16 Comments on “How is a Bowling House Shot Oil Condition Different than a Sport Shot?”

  1. We bowled one day after a college team practiced on a sport pattern.
    I lined up like I normally do. My ASTRO physix, instead of breaking toward the pocket, kept going into the gutter.πŸ˜€πŸ˜ƒπŸ˜„πŸ˜
    And my Storm ICE, went straight down the 2-3 board. But in the house, it breaks right. πŸ€ͺ

  2. Now 12 year olds are bowling multiple 300s. Back in the day when a 300 was rolled a representative from the ABC actually came to verify that that pair of lanes met ABC standards. Some time in the early 1980s they actually added weight to the pins to keep scores in check. So much for that.

  3. I can’t stand that these patterns are almost impossible to play/practice on unless you’re bowling tournaments or on tour.
    Becoming a professional bowler would be 90% easier if any ordinary bowler could get sport patterns laid out for them whenever they’d like.
    It honestly pisses me off how next to impossible it is to try out some patterns other than a typical house shot pattern. Also hate how they
    call it a “typical house shot” pattern even though every single house I’ve ever bowled at feels different than all the rest.

    1. One center near us has a sport pattern league in the summer. Different pattern each week. I haven’t done it yet. But I know people that have. Average drops about 50 pins compared to THS.

    2. all typical house shot means is that there is hook on the outside and hold on the inside and funnels the ball toward the pocket with lots of miss room. The area of play changes depending on how much play is on it with reactive or urethane/plastic. Depends on carry down or burn. The lane surfaces makes a difference as well. How soft the lanes can make a difference too. The point is, there is always a way to the pocket from a lot of different angles compared to a sport shot where there is very little miss room and angle of play is different.

    3. Have you tried asking your local center to put a sport pattern out for you? Pretty much all the centers in my area will do that for a small fee.

  4. Is a sport pattern difficult because it’s actually difficult? Or is it only difficult because 99% of the time we never get to practice on them?
    Driving a car with a manual transmission for example. It’s not difficult at all once you understand how to properly use the clutch but for
    people that have never been able to drive a manual they would say it’s difficult. Doesn’t mean it actually is though. I feel that applies a
    little bit here in regards to the sport patterns.

    1. It’s “harder” in the sense that you don’t get anywhere near the miss room you do on a house shot. If you watch most league bowlers, even the guys averaging 220+, it’s amazing how much variation you will see with their shot when it gets to the break point / exit point of the pattern. On ‘house’, they can recover and carry when missing inside or outside at the breakpoint, but on a sport condition, they would be splitting or crossing over. It’s two very different worlds.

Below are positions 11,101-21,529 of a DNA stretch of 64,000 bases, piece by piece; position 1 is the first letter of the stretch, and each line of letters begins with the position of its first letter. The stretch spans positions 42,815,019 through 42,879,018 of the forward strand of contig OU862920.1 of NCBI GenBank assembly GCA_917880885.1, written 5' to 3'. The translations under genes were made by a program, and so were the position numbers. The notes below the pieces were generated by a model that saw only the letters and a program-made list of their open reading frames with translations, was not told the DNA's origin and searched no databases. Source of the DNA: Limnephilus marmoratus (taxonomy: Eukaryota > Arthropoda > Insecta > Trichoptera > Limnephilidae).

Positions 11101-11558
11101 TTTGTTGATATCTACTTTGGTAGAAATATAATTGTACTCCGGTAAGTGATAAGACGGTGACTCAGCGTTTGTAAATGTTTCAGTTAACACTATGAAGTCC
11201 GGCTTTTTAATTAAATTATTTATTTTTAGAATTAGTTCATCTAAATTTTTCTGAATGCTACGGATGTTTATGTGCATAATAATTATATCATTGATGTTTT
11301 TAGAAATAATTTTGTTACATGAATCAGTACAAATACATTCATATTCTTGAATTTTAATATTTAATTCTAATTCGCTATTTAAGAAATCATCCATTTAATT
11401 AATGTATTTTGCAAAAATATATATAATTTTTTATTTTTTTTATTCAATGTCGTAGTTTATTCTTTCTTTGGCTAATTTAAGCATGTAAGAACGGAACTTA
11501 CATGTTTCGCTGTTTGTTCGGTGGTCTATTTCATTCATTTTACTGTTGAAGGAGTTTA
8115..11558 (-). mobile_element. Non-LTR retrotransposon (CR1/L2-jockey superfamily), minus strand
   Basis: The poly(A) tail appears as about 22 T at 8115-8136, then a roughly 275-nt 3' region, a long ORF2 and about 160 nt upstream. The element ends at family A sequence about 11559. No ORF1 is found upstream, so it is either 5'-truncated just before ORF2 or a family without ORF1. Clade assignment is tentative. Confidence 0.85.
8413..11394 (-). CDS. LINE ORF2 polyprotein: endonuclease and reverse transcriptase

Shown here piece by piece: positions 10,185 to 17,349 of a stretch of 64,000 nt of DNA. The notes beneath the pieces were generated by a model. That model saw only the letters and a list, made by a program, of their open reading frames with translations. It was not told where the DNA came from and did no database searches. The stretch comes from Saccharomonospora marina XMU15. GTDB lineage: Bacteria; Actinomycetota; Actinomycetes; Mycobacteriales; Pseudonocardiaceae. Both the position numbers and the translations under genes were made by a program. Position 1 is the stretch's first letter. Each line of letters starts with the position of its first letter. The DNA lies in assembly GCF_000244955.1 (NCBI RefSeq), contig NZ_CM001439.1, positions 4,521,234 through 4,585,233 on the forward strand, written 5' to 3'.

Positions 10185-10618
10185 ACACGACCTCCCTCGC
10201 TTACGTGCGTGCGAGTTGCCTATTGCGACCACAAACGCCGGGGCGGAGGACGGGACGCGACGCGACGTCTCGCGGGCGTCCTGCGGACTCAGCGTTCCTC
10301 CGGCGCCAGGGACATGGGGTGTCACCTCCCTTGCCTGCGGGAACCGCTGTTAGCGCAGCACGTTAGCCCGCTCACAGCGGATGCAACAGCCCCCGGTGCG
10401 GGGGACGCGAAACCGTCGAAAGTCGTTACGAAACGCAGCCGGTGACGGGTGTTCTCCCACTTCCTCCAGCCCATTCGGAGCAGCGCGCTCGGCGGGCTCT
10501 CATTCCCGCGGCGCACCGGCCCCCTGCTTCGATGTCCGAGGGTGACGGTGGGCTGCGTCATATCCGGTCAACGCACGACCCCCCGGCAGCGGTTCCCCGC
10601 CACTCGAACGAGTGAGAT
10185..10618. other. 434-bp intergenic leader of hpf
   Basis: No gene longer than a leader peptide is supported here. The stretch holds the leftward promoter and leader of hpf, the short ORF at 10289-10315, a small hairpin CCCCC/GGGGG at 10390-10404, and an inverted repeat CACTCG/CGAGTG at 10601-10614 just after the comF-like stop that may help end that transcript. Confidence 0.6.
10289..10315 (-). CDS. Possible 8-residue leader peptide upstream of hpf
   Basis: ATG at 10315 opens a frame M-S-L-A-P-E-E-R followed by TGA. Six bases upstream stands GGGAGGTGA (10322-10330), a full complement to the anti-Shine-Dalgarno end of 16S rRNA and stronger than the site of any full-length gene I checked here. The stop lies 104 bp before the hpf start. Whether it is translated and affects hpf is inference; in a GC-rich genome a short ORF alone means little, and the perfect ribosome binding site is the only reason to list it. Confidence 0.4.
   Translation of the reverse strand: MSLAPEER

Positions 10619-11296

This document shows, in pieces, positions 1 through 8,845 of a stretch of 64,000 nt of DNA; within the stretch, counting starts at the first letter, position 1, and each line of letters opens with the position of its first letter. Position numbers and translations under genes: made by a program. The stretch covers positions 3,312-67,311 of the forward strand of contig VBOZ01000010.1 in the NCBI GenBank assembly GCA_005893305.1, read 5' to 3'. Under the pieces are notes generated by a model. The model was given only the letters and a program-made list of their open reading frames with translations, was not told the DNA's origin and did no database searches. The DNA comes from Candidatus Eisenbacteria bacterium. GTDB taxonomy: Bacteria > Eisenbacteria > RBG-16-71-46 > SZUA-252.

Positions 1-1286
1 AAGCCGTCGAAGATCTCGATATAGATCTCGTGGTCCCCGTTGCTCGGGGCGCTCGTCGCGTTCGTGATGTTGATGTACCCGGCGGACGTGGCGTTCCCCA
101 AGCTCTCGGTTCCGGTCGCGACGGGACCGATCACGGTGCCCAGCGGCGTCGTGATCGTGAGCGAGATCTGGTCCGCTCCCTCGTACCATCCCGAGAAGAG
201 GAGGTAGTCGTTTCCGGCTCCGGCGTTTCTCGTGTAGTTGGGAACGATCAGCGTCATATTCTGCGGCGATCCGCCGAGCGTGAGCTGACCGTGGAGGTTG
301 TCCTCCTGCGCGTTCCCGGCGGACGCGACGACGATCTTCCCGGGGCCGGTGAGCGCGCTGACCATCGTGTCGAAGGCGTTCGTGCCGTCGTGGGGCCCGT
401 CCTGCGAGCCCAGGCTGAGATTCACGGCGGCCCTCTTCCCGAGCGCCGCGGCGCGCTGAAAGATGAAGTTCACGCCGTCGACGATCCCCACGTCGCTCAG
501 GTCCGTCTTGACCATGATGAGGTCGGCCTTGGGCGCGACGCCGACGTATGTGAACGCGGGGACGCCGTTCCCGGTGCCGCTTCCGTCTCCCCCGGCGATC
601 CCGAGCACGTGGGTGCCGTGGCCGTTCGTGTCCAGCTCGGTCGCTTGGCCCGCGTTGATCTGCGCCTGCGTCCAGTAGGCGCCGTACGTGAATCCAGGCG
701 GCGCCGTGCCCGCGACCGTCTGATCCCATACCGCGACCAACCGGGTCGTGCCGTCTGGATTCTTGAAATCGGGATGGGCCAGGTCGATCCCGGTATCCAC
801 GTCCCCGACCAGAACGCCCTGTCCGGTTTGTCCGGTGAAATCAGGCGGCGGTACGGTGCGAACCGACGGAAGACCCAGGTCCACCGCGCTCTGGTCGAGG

It’s common for a stroker who averages 2-teen on a house pattern to outperform a cranker who averages 230+ on house when they get to a sport pattern because the stroker is used to having the smaller area downlane to work with – they are more precise with their shot making – they have to be to make up for the lack of revs and recovery a cranker will get.

      Of course, the best players in the world now can do both (rev it up and make precise shots)!

    2. @critterdude311 exactly. Professional bowlers have very consistent tracks over the course of 3 games. We weekend warriors can be lucky to put 5 rolls that close together. πŸ˜€πŸ˜ƒπŸ˜„πŸ˜

    3. Quick answer: maybe 5 or so different house shots. Hundreds of different sport patterns. You literally have to be able to bowl GOOD 12 different ways and vary styles. Then repeat that over 40 games. That’s to be able to keep up with short, medium, long, light oil, heavy oil. I’d get what you’re saying if the sport shot was the same sport shot. But it’s always different and so many of them. Some guys can do good on one specific type of pattern. But the best in the world can do good on a dozen different patterns.

  5. This kind of comparison and demonstration is awesome. Would love to see more content like this! 2-handed on the same setup would also be apprecaited!

  6. Couple of weeks ago, I had the chance to bowl on a sport pattern for the first time ever. It was called The Red Door.
    I shot 137, 127, and 117.
    A very humbling experience. And I was very happy with those scores.

  7. I’ve had many bowlers over the years who don’t believe this… They think pros must be bowling on a house pattern. This is well done Mike & Mike! Hopefully a few more will see the light from this fantastic video. If not, I suppose we can tell them to throw a Cyborg Pearl on a sport pattern and call it a day

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